So it’s no wonder the farm is protective of their animals. However, the animals get a lot of freedom and you’ll probably run into goats wandering around and Sam, the border collie, making sure they are where they need to be. There are chickens and two enormous pot-bellied pigs roaming around as well.
As long as guests are respectful of the animals, they are allowed to play with them and pet them. This is glorious. Playing with the goats is just awesome, especially the smaller ones. They are super curious (one really enjoyed munching on my daughter’s hair) and sweet and fun. Sam likes to play fetch with his frisbee and the chickens, well, they do their own thing.
Sometimes the farm will do special events where guests are able to play with the baby goats or have goat yoga sessions. Follow their Facebook page for that info. It’s really fun to play with the goats especially after you’ve done the self-guided tour because, I feel, that you may have a greater respect for them and for what goes on at the farm.
Virtual farm tours
Split Creek Farm also does virtual tours for anyone anywhere. People have really loved these as seeing the goats on their computer screens always elicits a lot of joy. Virtual tours can be arranged here at Goats 4 Goodness.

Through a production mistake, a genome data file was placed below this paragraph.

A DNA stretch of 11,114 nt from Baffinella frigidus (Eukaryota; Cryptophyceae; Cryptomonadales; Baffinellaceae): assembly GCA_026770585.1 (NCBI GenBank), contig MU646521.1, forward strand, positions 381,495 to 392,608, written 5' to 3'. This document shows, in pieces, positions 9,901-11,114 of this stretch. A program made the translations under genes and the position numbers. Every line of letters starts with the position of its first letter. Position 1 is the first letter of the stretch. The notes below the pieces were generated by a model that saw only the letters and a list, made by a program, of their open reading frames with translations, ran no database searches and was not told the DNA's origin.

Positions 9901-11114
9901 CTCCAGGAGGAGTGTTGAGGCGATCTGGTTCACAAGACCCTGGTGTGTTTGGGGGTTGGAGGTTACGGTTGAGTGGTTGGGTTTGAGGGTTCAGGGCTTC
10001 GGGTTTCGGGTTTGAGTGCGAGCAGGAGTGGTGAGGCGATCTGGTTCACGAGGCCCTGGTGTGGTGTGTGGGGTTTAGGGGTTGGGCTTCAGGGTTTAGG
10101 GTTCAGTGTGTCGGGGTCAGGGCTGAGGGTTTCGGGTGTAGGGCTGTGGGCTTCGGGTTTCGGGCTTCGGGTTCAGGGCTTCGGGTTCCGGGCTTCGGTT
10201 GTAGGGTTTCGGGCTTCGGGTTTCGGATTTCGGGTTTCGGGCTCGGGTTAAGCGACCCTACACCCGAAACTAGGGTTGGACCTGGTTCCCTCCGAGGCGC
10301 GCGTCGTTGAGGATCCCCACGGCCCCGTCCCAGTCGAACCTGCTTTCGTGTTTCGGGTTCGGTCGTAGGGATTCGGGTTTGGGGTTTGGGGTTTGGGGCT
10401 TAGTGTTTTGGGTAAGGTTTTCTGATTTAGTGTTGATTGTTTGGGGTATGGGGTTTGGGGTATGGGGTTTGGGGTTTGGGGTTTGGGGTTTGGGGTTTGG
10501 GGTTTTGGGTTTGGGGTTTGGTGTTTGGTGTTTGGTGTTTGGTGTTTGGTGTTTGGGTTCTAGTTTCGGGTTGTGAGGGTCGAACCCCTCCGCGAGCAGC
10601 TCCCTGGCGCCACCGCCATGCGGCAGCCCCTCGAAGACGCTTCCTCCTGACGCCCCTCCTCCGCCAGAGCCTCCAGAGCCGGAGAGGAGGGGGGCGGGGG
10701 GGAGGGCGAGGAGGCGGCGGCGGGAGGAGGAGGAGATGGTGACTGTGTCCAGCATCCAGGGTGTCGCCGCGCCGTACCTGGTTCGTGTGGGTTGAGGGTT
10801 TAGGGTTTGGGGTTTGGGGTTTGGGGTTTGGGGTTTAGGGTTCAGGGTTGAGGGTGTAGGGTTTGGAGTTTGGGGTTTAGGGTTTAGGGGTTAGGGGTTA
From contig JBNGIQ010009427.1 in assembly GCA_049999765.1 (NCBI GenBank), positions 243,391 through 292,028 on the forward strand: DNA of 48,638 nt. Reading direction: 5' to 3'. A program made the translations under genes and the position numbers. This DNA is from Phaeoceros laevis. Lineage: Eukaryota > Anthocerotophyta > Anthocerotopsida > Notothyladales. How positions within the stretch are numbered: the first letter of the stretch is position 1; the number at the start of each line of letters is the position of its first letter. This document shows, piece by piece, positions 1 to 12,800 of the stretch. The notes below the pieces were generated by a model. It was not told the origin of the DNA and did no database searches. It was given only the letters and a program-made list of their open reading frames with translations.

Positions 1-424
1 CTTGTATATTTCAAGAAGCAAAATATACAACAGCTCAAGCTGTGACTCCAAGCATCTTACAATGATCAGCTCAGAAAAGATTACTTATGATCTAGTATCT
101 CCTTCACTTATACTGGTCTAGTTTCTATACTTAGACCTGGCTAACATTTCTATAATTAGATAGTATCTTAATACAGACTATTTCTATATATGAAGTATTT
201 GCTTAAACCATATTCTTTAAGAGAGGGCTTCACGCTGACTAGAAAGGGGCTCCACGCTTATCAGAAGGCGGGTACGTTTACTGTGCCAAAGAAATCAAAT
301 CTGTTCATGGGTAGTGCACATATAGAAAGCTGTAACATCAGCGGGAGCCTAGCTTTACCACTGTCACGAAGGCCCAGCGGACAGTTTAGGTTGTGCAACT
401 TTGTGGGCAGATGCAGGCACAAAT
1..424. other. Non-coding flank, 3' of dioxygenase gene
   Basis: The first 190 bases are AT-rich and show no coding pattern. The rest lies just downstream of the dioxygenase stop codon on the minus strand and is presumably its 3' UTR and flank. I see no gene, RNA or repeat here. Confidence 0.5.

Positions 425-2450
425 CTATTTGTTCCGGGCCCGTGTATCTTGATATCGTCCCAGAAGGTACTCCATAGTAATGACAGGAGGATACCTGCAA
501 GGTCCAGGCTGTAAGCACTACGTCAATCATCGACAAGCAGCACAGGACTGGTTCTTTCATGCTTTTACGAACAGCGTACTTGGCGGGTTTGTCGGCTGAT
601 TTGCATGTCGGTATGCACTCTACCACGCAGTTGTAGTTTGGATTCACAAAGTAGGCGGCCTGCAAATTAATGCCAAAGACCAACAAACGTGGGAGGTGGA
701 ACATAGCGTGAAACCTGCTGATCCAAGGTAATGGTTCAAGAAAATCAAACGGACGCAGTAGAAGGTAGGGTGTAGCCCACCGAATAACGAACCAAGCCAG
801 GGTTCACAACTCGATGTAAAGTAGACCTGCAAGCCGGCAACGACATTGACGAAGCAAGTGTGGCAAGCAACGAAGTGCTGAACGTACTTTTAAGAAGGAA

Visiting Split Creek Farm
It’s free to visit the farm and you don’t need to sign up to do the self-guided tours. Just follow all the posted rules, which include no pets. Once you arrive at the farm, you’ll see the space allowed for visitor parking on your left. The first couple of self-guided posts will be on your right near the huge penned goat pasture and on your left near the open barn. You’ll see the others around the farm.
Self-guided tours are available Friday and Saturday 10 am – 6 pm.
The farm shop is open Monday-Saturday 10 am – 6 pm.
For the latest on events and pictures of their baby goats come late winter, follow Split Creek Farm on Facebook.
Split Creek Farm
3806 Centerville Road, Anderson